Wuhan is seeing a spike in marriage registration appointments on the first day after it reopened on Wednesday. After a 76-day lockdown, requests to be wedded from local couples-to-be tripled and nearly crashed an online marriage registration program.
China’s global mobile and online payment platform Alipay, which runs the program, announced on Chinese Twitter-like social media platform Sina Weibo on Wednesday that because too many users visited the program, about three times as those before the Spring Festival in late January, the program had a temporary glitch.
The announcement said the system didn’t crash but could be slow, noting that the users can refresh it several times to log in.
Alipay also reminded users that another program to search for baby names is also available in case people need it in the future.
Alipay later said on Twitter on Wednesday afternoon that they “didn’t expect the strong demand for marriage services after an earlier surge in divorce appointments. Our surprised engineers have fixed things.”
Wuhan, capital of Central China’s Hubei Province, opened up on Wednesday after a 76-day lockdown, as local authorities officially lifted outbound travel restrictions, signaling the normal resumption of life for the city of 11 million people and a phased victory in combating the novel coronavirus pneumonia.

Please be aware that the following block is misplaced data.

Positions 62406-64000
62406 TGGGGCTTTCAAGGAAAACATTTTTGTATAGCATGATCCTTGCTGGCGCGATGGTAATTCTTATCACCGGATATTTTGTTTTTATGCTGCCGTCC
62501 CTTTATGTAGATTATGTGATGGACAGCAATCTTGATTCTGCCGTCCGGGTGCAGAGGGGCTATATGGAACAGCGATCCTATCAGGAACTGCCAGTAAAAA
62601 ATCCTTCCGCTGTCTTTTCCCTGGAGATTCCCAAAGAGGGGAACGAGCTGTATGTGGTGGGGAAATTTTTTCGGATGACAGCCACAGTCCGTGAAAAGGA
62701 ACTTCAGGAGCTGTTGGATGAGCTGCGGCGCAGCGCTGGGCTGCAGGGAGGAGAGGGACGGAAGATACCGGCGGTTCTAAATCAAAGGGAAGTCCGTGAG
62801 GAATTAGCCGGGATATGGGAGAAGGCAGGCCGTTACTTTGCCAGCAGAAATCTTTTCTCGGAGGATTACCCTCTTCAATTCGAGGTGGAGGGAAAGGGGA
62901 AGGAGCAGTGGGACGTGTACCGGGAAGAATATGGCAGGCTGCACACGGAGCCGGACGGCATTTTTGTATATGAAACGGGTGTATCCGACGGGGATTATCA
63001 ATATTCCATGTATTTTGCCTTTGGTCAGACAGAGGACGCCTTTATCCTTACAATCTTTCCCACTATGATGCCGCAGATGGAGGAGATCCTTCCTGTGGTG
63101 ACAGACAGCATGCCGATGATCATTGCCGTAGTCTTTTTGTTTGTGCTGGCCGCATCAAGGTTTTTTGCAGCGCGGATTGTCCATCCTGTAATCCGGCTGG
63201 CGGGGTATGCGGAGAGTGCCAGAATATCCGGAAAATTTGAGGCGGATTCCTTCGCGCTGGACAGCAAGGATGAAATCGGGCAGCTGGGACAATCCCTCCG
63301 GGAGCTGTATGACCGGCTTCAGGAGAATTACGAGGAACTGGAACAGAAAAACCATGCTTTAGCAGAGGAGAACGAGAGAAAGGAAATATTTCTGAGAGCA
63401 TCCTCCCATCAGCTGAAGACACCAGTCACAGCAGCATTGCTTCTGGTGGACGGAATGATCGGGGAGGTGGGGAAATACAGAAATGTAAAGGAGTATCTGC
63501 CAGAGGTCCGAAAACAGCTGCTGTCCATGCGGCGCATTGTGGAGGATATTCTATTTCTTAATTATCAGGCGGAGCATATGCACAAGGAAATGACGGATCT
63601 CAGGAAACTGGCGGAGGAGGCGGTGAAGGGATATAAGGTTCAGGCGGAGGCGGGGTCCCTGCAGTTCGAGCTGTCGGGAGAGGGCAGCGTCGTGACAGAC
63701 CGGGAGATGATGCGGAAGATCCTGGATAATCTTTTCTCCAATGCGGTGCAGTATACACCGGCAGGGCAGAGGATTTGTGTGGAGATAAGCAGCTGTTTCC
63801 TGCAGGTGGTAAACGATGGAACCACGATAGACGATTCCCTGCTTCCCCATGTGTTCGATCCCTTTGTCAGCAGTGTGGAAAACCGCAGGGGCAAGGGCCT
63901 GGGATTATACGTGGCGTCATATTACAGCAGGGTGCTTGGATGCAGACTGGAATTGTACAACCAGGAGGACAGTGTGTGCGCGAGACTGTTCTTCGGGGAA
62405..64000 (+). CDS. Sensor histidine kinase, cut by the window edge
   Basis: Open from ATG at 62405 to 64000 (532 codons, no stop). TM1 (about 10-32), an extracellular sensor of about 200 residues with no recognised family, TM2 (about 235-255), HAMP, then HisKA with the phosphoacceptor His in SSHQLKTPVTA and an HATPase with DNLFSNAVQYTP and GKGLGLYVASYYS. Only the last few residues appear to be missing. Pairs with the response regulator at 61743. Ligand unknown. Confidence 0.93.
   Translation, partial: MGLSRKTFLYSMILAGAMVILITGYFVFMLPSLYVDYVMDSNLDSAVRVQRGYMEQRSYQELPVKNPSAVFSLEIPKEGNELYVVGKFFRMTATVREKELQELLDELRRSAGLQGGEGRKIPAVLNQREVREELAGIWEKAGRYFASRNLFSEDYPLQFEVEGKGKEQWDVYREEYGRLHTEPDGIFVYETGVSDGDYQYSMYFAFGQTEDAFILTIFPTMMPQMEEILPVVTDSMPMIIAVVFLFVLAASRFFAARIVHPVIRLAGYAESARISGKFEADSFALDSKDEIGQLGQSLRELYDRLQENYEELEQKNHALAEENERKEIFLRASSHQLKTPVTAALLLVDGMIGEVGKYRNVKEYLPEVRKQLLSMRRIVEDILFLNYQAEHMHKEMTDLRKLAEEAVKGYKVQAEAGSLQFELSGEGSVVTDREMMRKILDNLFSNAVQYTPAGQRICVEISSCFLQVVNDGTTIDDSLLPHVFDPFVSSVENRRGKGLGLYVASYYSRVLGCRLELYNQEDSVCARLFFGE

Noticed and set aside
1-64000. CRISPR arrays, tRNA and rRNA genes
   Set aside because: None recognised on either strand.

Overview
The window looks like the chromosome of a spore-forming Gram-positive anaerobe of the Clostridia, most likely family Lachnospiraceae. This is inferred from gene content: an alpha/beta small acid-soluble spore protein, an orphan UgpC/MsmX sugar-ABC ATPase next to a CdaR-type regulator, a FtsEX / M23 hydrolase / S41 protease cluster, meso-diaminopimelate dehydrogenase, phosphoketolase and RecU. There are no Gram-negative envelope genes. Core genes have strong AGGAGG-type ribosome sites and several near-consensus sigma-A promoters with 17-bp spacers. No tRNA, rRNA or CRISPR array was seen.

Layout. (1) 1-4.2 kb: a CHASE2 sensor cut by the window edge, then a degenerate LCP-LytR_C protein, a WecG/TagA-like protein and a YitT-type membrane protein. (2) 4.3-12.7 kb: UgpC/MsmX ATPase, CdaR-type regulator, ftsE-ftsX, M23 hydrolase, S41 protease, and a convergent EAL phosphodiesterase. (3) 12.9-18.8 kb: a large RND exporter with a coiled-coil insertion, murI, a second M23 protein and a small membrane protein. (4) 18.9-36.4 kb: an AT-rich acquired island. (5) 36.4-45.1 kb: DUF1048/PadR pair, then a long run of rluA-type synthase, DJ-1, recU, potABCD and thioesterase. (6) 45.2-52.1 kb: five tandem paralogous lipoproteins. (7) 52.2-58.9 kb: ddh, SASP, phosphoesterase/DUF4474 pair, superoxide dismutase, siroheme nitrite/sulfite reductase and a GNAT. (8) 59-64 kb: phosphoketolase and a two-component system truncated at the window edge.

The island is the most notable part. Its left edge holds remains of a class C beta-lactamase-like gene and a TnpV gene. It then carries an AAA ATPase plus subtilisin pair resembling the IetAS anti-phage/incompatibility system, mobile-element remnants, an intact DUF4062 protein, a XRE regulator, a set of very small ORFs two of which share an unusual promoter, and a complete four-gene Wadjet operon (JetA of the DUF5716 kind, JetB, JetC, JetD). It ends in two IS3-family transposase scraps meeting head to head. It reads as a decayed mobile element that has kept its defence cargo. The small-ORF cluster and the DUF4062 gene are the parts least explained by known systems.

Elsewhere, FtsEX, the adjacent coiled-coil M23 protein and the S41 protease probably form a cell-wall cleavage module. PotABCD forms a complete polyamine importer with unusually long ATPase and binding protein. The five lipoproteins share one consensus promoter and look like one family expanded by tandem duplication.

Wuhan resumed marriage registration services on April 3. Residents must hold a health code to make an appointment for registration.
A local woman surnamed Xu, who received her marriage certificate on Wednesday, told the Global Times that she and her husband finally married today after the lockdown. Xu noted that she sees the first day after the lockdown as being very meaningful and would be a good marriage anniversary day for them.
“Life is back on track. It’s a new beginning. And now I’ve become a person responsible for three families, as a wife, daughter and daughter-in-law,” Xu said.
The large number of appointments for marriage registration in Wuhan presents a striking contrast with the situation in some other Chinese cities in March. According to previous media reports, Chinese cities such as Xi’an, Northwest China’s Shaanxi Province, experienced a divorce peak as a repercussion of COVID-19 since services were resumed on March 1.